Home » Qualcomm CFO Trims Operating Expenses as Industry Faces Down High Inventories

Qualcomm CFO Trims Operating Expenses as Industry Faces Down High Inventories

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Qualcomm Ltd,

San Diego-based tech company that sells chips, software and other products last month significantly lower than expected again grew smartphone shipments and gave a pessimistic assessment of the upcoming quarter.

The company cut its sales forecast for handset chips to a low-double-digit decline from a previous mid-single-digit decline, while others face a sharp shift in demand after the pandemic-fueled boom. Joined the consumer business.

Qualcomm is working to reduce operating costs and double down on new areas, including its automotive business. The WSJ’s CFO Journal spoke with his chief financial officer, Akash Palkhiwala, about the company’s spending plans, the financial implications of rising interest rates, and its outlook for 2023. His answer has been edited for length and clarity.

WSJ: What is the outlook for 2023?

Qualcomm Chief Financial Officer Akash Palkhiwala said:


Qualcomm Inc.

Mr Palkiwala: There are many uncertainties globally. The macroeconomic environment, the situation in the United States, China and Europe, the situation of COVID-19 in China, the time it takes to resolve, etc. Also, generally in the semiconductor industry, some customers have significant inventories.

The combination of these factors creates uncertainty in the short term. We focus on controlling what we can control.

WSJ: Have you made changes to your forecasting and planning processes in the face of uncertainty?

Mr Palkiwala: We’re doing even more in our plans for next year [macroeconomic scenario-planning] We are trying to quantify the impact on us, especially on the negative side, than we have done in the past. What this really means for us is more scenarios to navigate.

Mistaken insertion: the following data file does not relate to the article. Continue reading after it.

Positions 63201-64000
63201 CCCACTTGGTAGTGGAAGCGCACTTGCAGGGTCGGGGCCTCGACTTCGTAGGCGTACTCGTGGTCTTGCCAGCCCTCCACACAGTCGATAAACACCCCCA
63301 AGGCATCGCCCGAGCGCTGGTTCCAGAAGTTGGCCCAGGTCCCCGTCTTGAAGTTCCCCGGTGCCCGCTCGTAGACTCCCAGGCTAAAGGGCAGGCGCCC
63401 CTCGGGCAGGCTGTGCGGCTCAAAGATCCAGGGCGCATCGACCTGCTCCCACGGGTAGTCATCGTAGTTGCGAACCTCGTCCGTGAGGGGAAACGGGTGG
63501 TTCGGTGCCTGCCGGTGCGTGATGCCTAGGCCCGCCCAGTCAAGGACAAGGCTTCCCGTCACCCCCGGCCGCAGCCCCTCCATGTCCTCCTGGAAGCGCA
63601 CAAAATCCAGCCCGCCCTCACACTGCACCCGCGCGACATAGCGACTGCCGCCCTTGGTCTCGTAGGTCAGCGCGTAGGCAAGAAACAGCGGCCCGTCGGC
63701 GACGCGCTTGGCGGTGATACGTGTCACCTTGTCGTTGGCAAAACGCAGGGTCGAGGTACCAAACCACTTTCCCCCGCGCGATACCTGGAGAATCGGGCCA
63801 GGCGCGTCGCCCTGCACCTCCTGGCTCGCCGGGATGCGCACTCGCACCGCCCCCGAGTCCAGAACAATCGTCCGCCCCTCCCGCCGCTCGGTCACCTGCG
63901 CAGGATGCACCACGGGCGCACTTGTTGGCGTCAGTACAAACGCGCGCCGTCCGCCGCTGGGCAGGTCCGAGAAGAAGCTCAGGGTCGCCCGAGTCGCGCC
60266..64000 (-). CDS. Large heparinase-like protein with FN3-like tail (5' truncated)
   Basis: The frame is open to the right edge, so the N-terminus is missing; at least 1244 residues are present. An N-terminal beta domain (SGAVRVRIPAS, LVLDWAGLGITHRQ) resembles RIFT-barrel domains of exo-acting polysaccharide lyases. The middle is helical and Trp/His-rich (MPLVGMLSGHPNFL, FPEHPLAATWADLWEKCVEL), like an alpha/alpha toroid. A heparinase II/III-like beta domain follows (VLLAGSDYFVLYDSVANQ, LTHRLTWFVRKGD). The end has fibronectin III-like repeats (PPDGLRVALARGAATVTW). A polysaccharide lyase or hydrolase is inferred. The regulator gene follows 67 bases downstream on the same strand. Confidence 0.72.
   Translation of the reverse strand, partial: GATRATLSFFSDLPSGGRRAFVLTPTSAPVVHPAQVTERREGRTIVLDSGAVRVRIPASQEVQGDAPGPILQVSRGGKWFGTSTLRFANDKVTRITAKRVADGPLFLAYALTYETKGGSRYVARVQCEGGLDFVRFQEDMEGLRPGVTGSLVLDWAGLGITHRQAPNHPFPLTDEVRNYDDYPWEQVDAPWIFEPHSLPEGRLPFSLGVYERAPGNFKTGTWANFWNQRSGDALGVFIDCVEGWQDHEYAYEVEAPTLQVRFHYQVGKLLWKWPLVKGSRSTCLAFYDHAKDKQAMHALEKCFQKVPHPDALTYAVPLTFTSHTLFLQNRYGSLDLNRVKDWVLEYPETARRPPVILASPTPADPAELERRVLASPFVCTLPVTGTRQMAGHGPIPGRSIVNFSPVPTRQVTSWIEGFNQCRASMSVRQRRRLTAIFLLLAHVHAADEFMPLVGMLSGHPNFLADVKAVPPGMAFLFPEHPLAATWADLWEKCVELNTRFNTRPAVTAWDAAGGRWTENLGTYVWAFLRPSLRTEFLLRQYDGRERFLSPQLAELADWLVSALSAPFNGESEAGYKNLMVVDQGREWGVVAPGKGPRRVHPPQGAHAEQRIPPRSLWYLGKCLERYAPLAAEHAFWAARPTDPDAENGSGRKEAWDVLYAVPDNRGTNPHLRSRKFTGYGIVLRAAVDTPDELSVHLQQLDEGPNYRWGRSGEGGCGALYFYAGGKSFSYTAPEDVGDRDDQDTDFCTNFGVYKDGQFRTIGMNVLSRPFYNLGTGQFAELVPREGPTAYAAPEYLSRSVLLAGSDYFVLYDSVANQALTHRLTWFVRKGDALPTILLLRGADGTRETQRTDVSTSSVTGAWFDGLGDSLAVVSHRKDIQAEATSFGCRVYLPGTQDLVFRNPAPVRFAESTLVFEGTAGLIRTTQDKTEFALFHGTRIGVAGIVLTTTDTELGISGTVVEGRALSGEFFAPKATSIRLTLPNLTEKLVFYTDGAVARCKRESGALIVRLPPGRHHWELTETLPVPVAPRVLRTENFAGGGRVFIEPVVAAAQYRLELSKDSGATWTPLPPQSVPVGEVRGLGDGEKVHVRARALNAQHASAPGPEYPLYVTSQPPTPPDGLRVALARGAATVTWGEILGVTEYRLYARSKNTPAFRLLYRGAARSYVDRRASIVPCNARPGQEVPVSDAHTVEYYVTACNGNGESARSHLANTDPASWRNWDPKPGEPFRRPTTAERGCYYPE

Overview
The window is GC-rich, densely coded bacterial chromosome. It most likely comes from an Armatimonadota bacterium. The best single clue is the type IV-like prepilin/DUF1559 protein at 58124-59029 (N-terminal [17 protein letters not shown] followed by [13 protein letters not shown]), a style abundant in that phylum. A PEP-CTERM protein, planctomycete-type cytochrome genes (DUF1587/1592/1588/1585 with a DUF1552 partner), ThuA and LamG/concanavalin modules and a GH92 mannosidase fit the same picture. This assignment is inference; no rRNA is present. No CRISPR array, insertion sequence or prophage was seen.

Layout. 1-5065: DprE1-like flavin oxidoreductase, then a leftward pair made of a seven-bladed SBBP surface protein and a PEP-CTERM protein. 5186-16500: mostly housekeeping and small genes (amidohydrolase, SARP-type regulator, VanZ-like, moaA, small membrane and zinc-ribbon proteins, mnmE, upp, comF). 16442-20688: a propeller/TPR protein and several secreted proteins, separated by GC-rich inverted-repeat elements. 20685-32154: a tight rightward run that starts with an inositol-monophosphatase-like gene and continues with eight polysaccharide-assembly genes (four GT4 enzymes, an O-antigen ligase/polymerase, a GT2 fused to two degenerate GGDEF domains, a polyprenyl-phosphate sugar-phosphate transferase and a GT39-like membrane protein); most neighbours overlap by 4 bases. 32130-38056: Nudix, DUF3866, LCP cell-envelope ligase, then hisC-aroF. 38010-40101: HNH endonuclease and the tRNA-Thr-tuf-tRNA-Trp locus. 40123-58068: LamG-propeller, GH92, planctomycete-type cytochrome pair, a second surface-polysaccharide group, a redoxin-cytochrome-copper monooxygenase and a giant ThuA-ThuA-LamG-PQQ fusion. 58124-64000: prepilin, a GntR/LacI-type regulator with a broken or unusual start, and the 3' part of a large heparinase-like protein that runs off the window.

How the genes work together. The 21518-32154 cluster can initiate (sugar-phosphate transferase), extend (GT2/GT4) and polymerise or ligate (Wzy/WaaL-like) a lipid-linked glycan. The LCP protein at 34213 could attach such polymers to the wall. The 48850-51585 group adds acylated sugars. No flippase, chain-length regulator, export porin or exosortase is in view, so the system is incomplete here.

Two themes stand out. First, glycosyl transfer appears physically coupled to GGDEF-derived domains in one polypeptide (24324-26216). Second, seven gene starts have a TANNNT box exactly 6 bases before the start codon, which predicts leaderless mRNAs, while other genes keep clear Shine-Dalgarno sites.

WSJ: How long will it take to reduce those inventories you mentioned?

Mr Palkiwala: We think it will take a few quarters to get to a better place. It is very common in our industry to experience inventory building and breeding. [original equipment manufacturers] We ended up stocking up a little bit more, and the supply constraint has definitely been resolved.

WSJ: What are your thoughts on spending in 2023?

Mr Palkiwala: One of the first things we’re doing is reducing spending on more mature areas of the business and freeing up those resources and dollars. [automotive and Internet of Things], because that’s where much of our growth is driven. In addition to that, we are making some headcount reductions in certain functions. Third, we are preparing a contingency plan. So if you need to take extra action, be ready for it.

WSJ: So are you slowing hiring and making selective cuts?

Mr Palkiwala: It’s a combination of these two. We have targets across the business that are clearly increasing spending, but there are other areas where we are significantly reducing spending.

WSJ: With approximately $3.4 billion of new debt issued in 2022, how concerned are you about rising interest rates?

Mr Palkiwala: The problem was replacing many mature and aging bonds. We actually had our rates fixed years ago.And it obviously helped us a lot because we were able to protect ourselves [against] Recent interest rate hikes. The coupon in the document shows a higher rate, but since you locked the rate, you get the benefit of his locking rate. The next maturity is in 2024 and he in 2025. We’ll see how the interest rate environment changes now and then.

WSJ: When would you consider refinancing prior to the next maturity?

Mr Palkiwala: Plan within months of bond maturity. We look at the market environment and try to optimize it when we issue it. But the balance sheet is also strong. So if you don’t make it in time and have to do it a little late, that’s fine.

WSJ: If so, would you prefer a term loan or commercial paper?

Mr Palkiwala: Yes, it’s a combination of these commodities and also a cash balance on the balance sheet.

WSJ: Will rising interest rates have a positive impact on your business?

Mr Palkiwala: If you have a sizeable cash balance, you will see benefits on the cash balance side as well if the rate goes up. In our debt, most debt has a fixed interest rate. So we don’t see much of an increase in costs on the liability side. Even if we were to issue new issuance at a higher rate, it would increase the income on our cash balances and could be well positioned.

WSJ: With interest rates rising, how do you think about working capital?

Mr Palkiwala: This is an important business tool if you can maximize your cash balance and the income you earn from it. We’ve had inventory builds across the industry and across our own inventory, so that’s what got us part of the cash flow.2023 is going to be an opportunity for us.

Write to Nina Trentmann at [email protected]

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